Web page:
The following information is from my eBook on Type One Liberty Head Double Eagles at http://doubleeaglebook.com/
In terms of the total number known, the 1853-O is much scarcer than the 1850-O, 1851-O, and 1852-O. It is not as rare as the 1850-O in higher grades (in this case About Uncirculated-55 and above), but it is far rarer than the 1851-O and 1852-O.
STRIKE: This issue is not struck as well as the 1851-O and the 1852-O. The curls around the face and on the back of the neck are often weak. The top of the head and the bun are usually weak as well. The stars are well detailed and some will show full radial lines. On the reverse, the tail feathers and the left side of the banner are often softly impressed. The mintmark is often not fully formed and will show weakness at the top. On early strikes, the stars at the left obverse have noticeable doubling.
SURFACES: Most 1853-O double eagles are noticeably abraded. These marks are often deep and are located in obvious places, such as the left obverse field or on the cheek of Liberty. A small number have been exposed to seawater or have been buried and have grainy surfaces as a result. Some have small mint-made planchet chips or copper spotting. Locating a piece with nice surfaces is very challenging.
LUSTER: The quality of luster seen on this issue is different than on most New Orleans double eagles from this period. Higher grade pieces tend to be either frosty or semi-reflective. A very small number exist which are fully prooflike and these are in demand. The typical 1853-O has impaired luster from having been cleaned or dipped.
COLORATION: The natural coloration is a rich green-gold hue. There are a small number which have really nice coloration and these are worth a considerable premium over the typical “washed out” coins that are offered most of the time.
EYE APPEAL: This issue has below-average eye appeal. Most 1853-O double eagles are not well struck and are very heavily abraded with impaired luster. When the first edition of this book was published (2002) I used to see the occasional very nice coin, but a decade+ later, I almost never see these high quality examples. A CAC quality 1853-O is worth at least a 25-50% premium over a typical example.
INTERESTING VARIETIES: There are two or three minor positional varieties but nothing significant for the collector.
PROOFS: No Proofs were struck this year.
HOARDS: There were five examples in the S.S. Republic and three in the S.S. Central America. A few are known with granular surfaces as a result of exposure to seawater. It is not known what the source of these coins is.
BUYING TIPS: The 1853-O has become an expensive coin in higher grades, so caution should be exercised when making a purchase. Look for a coin with as much original color as possible and with as few marks as possible.
AUCTION RECORD: The current record price at auction for this date is $64,625 for an NGC MS61 which was sold as Heritage 4/14: 5792. This coin was also sold in Heritage’s January 2002 auction where it realized $16,675.
FINEST KNOWN: The finest known 1853-O is, by a large margin, the PCGS MS63 owned by Bill Crawford. It was purchased as Stack’s 5/91: 1674, where it sold for $28,600. An NGC MS62 (pedigree unknown to me) is likely the second finest, but it likely doesn’t remotely compare to the remarkable Crawford example.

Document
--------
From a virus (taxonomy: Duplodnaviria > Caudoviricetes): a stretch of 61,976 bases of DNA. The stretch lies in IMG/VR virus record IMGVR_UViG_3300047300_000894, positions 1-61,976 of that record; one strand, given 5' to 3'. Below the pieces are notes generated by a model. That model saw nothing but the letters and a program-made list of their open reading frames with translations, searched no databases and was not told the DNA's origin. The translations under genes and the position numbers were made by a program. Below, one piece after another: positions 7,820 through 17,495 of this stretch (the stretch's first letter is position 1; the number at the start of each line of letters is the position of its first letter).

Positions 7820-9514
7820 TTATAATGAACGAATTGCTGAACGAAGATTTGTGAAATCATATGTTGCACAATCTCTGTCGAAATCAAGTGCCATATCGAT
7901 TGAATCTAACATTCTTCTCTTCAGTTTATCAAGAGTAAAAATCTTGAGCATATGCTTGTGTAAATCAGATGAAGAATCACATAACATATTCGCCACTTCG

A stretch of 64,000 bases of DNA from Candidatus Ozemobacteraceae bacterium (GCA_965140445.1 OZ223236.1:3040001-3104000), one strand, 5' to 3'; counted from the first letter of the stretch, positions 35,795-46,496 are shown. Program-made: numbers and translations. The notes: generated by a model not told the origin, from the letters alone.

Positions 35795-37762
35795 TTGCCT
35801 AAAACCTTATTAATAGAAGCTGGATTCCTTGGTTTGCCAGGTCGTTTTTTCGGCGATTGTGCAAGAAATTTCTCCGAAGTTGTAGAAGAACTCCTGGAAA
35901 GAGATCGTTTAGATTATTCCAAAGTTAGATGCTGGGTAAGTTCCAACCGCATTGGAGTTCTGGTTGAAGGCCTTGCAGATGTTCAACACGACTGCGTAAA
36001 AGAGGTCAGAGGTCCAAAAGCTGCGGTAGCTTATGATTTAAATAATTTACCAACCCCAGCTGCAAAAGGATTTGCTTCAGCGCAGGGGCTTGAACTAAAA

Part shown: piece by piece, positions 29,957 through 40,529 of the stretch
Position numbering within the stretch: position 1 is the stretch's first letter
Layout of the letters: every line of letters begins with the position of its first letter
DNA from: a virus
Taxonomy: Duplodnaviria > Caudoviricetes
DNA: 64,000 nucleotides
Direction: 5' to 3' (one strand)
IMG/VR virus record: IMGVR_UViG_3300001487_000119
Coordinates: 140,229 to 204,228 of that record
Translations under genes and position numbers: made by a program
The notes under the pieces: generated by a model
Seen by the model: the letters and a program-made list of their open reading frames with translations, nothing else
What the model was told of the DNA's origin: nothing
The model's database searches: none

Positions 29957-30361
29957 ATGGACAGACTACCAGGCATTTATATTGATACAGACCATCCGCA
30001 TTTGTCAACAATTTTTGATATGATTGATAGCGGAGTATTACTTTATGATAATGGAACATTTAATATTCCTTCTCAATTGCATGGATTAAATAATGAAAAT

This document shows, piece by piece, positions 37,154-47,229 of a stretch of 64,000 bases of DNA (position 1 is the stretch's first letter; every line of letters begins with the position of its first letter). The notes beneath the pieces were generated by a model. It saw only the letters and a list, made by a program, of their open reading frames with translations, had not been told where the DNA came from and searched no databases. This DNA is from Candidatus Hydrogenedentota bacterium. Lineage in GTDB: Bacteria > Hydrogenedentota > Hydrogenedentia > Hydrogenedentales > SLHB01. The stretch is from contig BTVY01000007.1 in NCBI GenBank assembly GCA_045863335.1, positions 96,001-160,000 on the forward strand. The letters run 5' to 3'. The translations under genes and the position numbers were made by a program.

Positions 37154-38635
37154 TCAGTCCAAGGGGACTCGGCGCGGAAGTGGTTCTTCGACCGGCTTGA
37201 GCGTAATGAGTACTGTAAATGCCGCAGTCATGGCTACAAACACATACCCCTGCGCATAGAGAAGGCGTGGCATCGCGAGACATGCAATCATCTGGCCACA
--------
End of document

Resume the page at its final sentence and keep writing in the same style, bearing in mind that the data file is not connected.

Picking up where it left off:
TOTAL KNOWN: 400-500
Very Fine: 150-200
Extremely Fine: 160-190
About Uncirculated: 84-102
POPULATION FIGURES: As of the beginning of 2015, PCGS has graded an example in MS63 for a total of just one coin in Uncirculated. NGC has graded three in MS61 and one in MS62 for a total of four in Uncirculated. CAC has not approved any Uncirculated coins (and just one AU58).
PERFORMANCE SINCE 2002: In the current market, a choice Extremely Fine example of this date (equivalent to an EF45) sells for $6,000-8,000. In 2002, this same coin would have sold for $1,500-2,000. In the current market a choice About Uncirculated example (equivalent to an AU55) would sell for $11,000-13,000+. In 2002, the same coin would have sold for $3,500-4,500. This date was not recognized for its true scarcity a decade ago and it has performed well since then.
COMMENTS: The PCGS and NGC population figures for AU55 and AU58 1853-O double eagles are well inflated due to resubmissions. Since the first edition of this book was published in 2002, I have not seen more than a handful of AU55’s and AU58’s which I felt were properly graded. The finest known, by a long shot, remains the superb PCGS MS63 owned by a prominent Midwestern collector. It is ex Stack’s 5/91: 1674 where it sold for $28,600.
David Akers (1975/88):
This issue is very scarce in all grades and is extremely rare in full mint state. Overall, among O-Mint issues, it ranks fourth most common after the 1851-O, 1852-O, and 1850-O, although it is more likely to be available in high grade than the 1850-O. The vast majority of known specimens grade in the VF to EF range and strictly graded AU-50 or better pieces are seldom seen. Personally, I have seen only one true unc but from the auction records it is certainly likely that another one or two may exist. All specimens that I have seen were either semi-prooflike or prooflike.
David Akers remarked years ago that "All specimens that I have seen [of the 1853-O $20] were either semi-prooflike or prooflike." In keeping with this theme, NGC has certified one example of the 1853-O $20 as an SP61 -- indicating a special striking of some sort. Apparently, the market agrees because when the coin appeared at auction in August 2015, it sold for $352,500. Harry Bass had an 1853-O Eagle that may have been a companion piece at one time. His was an 1853-O $10, also in NGC SP61, that fetched $316,250 at auction in 2010. No documentation exists to explain why these special coins were made, but they are clearly different from their siblings.